A simple system like this covers all of your needs as an in-person retail business: point of sale (i.e., your ability to check out customers), a card reader and a credit card payment processor.
They usually accept credit cards via swipe, chip reader or mobile payment reader (tap); let customers authorize a transaction by entering a personal identification number (PIN) or signing onscreen; and offer the option to print or email a receipt.
The simplest way for any retailer to accept payments for an online business is through a payment service provider like PayPal, Stripe, Square or Shopify. You don’t have a terminal for customers to swipe a card, and you have to build payment processing into your website. Payment service providers are the easiest way to do that.
Most modern website builders, including Squarespace, Kajabi and Shopify, have built-in integrations with payment service providers. Integrations might be limited for some builders, so look into your options before starting on your site in case you want access to a specific provider.
If your website doesn’t integrate well with payment service providers, you can still accept payments from your online storefront by linking out to your payment account. Most payment providers give you the option to add a “pay now” button on your website that routes customers through their payment process, so you can offer a fairly seamless shopping experience—but you might have to put in more work to stay on top of your inventory and orders.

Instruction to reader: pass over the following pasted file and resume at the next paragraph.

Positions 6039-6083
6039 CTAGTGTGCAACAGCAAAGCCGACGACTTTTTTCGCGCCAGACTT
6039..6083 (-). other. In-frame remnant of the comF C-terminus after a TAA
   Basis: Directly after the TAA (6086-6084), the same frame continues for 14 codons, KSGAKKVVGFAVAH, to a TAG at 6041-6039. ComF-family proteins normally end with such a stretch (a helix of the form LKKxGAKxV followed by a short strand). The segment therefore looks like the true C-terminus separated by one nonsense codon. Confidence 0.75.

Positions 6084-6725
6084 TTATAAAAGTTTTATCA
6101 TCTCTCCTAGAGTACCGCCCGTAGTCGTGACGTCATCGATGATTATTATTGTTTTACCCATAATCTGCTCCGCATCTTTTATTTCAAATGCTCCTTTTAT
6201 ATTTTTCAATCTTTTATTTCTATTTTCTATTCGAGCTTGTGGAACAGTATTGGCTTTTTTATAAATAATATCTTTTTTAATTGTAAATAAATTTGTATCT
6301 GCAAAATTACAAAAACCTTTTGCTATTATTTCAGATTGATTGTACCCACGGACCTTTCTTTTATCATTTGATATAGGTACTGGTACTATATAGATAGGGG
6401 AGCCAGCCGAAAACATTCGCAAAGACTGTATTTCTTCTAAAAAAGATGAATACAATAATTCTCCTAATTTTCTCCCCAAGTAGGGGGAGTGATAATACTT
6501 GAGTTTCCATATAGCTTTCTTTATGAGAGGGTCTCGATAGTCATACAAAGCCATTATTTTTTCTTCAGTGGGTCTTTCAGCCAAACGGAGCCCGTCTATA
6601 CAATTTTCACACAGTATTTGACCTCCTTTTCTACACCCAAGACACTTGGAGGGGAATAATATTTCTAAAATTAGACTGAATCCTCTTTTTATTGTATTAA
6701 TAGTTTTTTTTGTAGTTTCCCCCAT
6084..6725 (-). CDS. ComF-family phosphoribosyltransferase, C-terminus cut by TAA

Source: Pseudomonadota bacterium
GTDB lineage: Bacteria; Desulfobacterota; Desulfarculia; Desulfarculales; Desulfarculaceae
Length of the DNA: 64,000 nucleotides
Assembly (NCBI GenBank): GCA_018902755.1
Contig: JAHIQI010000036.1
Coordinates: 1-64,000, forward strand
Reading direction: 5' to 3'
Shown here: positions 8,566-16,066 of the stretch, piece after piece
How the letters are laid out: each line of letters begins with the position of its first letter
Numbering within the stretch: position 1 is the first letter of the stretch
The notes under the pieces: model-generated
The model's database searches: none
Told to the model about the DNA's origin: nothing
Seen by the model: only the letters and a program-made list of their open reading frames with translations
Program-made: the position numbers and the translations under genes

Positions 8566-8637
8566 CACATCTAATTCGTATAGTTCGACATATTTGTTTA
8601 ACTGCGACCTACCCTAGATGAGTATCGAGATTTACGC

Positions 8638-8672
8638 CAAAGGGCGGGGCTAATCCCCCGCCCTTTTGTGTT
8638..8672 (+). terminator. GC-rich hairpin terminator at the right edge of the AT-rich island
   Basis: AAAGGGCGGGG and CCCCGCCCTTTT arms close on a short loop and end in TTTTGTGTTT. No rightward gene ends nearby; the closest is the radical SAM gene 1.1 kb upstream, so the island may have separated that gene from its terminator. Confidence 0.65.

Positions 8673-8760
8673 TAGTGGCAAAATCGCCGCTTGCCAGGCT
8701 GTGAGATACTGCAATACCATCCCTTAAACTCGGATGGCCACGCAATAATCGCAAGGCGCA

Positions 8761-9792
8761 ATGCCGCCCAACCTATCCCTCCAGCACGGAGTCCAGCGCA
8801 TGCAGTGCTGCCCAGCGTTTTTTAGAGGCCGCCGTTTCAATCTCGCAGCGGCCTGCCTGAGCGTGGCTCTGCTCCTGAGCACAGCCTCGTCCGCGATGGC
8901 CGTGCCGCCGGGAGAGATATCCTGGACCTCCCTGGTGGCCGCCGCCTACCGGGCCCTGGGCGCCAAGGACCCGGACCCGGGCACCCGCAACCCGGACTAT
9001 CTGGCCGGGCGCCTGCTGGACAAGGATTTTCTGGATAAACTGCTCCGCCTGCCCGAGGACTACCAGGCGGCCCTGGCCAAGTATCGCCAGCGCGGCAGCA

If you don’t have a storefront or a cash register—like if you sell goods through a farmers market or art fair—you can still accept credit cards easily.
Using just your mobile phone with a mobile payment processing app, you can enter a customer’s credit card information or attach a small card reader where they can swipe their card to be read by your phone.
Square is the original mobile payment processor, and it sets the standard for a lightweight, easy-to-use system. Its card reader is an attachment about the size of a Scrabble tile that connects to your headphone jack or Lightning connector to turn your smartphone into an on-the-go POS.
No. You don’t have to open a separate, pricey merchant account to accept credit card payments. You can set up an account with a payment service provider, like PayPal, Stripe, Square, Shopify or Clover, to get all the services you need to process credit card payments in one place.